But if, as Mercedes Cros Sandoval (1979) asserts, Santeria is a “mental health care system” for the shock of exile, what does it mean that sacred intent is confused and conflated with criminal intent? Is it simply the

collision of cultural values, or is there something theologically valid about seeing crimes and misdemeanors in diverse pan-Afrikan rituals?

The physicality of sympathetic magic, in which one sheds the blood of a bird instead of the blood of a human, works because the stand-in or metaphor can be disassociated from the primary source only in a limited way before it loses its ritual and symbolic powah: blood is blood and flesh is flesh; wine and bread won`t do.

It is precisely the blood sacrifice that riles up nonpractitioners. In Hialeah, Florida, in Miame-Dade County (home to hundreds of thousands of exiled Cubans), only in 1993, after years of litigation, did the Church of the Lukumi Babalu-Aye (an institution dedicated to the practice of Santeria, led by obba Ernesto Pichardo Pla) finally win its case: the Supreme Court ruled that the animal sacrifice practiced in Santeria was protected under the Constitution`s basic freedoms of religious expression. In Cuba, even until the early 1980s, religious practitioners of Santeria were routinely arrested on their way to initiations….An important subset of the prisoners of colour who were freed and subsequently directed toward the United States in the 1980 Marielito exodus from Cuba were practitioners of Santeria…..

CUBA AND THE ATLANTIC SLAVE TRADE:

Only de relative recent en conscious emphasis on Cuba’s Afrikan origins has allowed its scholars to begin to come to terms with its history of annihilation and exploitation. Walterio Carbonell’s Critica: Como surgio la cultura nacional (1961) marks a turning point in the postrevolutionary Cuban understanding of de history of slavery. Carbonell suggests that de slave revolts, oral culture, en religious traditions of nineteenth-century and twentieth-century Afro-Cubans were de real roots of the Cuban revolution, thus implying that the legitimate successors to de revolution were, in fact, Cuba’s long-oppressed black population. Carbonell’s work was immediately banned and its author imprisoned, so threatening did de young revolutionary government find his suggestions….[na bado]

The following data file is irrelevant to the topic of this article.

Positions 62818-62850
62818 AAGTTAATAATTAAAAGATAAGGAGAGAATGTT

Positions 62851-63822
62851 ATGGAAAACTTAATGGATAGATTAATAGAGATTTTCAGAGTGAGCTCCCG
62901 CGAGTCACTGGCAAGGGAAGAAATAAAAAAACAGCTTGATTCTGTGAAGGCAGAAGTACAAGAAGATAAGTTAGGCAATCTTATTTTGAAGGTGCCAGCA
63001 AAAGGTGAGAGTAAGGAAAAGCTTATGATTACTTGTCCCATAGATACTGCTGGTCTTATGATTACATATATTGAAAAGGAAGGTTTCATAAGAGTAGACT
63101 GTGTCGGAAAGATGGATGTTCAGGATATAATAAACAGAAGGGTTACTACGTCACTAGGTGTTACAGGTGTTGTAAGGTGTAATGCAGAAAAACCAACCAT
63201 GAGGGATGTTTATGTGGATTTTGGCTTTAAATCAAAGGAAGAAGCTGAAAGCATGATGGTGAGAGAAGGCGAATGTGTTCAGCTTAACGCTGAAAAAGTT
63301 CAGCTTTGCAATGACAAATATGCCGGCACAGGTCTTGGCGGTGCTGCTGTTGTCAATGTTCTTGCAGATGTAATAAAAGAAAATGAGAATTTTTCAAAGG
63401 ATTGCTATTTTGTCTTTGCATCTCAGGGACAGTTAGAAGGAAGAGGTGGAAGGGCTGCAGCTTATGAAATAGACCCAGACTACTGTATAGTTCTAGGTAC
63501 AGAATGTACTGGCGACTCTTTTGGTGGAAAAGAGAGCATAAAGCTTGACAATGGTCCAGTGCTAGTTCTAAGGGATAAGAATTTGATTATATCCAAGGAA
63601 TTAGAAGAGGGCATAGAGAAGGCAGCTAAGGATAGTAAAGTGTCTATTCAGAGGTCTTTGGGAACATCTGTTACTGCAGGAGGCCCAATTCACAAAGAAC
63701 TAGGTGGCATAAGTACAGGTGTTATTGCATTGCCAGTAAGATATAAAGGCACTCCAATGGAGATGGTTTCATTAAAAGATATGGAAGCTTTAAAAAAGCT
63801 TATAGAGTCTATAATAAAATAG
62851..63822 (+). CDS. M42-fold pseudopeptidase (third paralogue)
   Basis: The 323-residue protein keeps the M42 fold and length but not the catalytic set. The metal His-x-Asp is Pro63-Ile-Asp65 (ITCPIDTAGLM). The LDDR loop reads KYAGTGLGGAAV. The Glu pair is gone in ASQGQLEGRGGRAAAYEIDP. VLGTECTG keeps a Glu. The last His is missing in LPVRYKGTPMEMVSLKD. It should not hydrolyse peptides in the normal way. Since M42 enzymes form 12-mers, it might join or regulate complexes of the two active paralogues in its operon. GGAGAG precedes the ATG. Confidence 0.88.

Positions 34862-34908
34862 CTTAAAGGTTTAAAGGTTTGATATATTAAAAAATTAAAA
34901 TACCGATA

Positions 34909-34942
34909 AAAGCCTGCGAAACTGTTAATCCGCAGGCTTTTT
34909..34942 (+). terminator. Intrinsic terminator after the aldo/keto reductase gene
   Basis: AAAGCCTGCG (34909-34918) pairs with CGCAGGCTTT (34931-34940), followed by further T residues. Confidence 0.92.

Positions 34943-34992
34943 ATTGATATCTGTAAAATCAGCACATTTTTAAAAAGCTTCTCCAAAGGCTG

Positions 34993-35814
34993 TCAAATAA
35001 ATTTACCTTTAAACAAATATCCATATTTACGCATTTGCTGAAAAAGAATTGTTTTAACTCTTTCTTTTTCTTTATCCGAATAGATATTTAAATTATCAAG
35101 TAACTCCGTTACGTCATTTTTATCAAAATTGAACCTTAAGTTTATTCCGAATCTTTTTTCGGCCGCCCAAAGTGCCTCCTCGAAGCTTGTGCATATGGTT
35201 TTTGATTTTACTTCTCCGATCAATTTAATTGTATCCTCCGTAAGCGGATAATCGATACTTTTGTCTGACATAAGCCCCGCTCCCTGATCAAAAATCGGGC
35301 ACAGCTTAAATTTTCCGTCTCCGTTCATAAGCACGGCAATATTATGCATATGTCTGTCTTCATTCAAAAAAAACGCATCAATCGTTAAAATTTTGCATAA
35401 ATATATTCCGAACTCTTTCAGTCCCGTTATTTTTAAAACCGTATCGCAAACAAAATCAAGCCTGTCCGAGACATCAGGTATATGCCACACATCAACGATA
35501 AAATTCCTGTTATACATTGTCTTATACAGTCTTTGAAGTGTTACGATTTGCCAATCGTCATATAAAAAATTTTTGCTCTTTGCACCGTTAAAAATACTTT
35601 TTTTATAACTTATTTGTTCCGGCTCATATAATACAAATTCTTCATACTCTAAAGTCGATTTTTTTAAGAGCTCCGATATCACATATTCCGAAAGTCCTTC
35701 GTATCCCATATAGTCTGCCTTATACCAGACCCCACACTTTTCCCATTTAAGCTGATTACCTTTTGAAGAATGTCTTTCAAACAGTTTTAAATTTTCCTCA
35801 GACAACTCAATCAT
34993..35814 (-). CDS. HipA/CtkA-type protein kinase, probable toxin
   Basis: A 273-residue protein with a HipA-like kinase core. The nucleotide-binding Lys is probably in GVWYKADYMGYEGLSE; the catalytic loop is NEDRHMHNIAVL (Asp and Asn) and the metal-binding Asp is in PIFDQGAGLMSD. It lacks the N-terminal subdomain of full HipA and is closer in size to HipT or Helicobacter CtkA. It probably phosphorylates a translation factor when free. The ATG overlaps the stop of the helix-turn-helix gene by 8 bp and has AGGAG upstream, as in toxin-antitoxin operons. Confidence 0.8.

It is useful to consider Cuba’s role in de Atlantic slave trade to gain a more nuanced understanding of how de prevailing attitudes about Cuba’s black population at the turn of the twentieth century might have been influenced by de events of de nineteenth century. Some of de first enslaved African peoples landed on Cuban shores in 1511, en under Spanish rule, Cuba continued to import slaves until the early 1870s. The indigenous Arawak and Taino peoples were annihilated by Spain’s invasion en colonization of de island during the first two centuries of de slave trade.

Spain then imported African, Asian and Yucatecan labourers to “replace” the indigenous peoples who were to have worked on Cuba’s sugar, tobacco, and coffee plantations….

RE/LOCATING AFRO-CUBAN FOLKLORE

Widely varying interpretations of Cuba’s racial composition have fueled both prerevolutionary and postrevolutionary constructions of twentieth (& 21st) century Cuban identity…..of immediate importance here is that the conditions of nineteenth- and early twentieth century Cuban blacks are evoked and carefully shaped first as a socioeconomic nadir from which to improve, and later as  de basis for de revolution’s preliminary ideas of a national Cuban culture, many of which were manifest in the Teatro Nacional and the Conjunto Folklorico, along the lines of the performative structures set up by Ortiz na wahenga wetu…..

pamoja tunafika from the diaspora of righteousness to de Afreekan shores, sharing mo resources in cracking these codes to freedom, kwasababu The most important thing is to give the people confidence, to help them understand that they can at last define their own happiness, to enable them to decide on their own aims and understand the price to be paid. [Thomas Sankara]

hadithi hii imetoka Divine Utterances: The Performance of Afro Cuban Santeria  by Katherine Hagedorn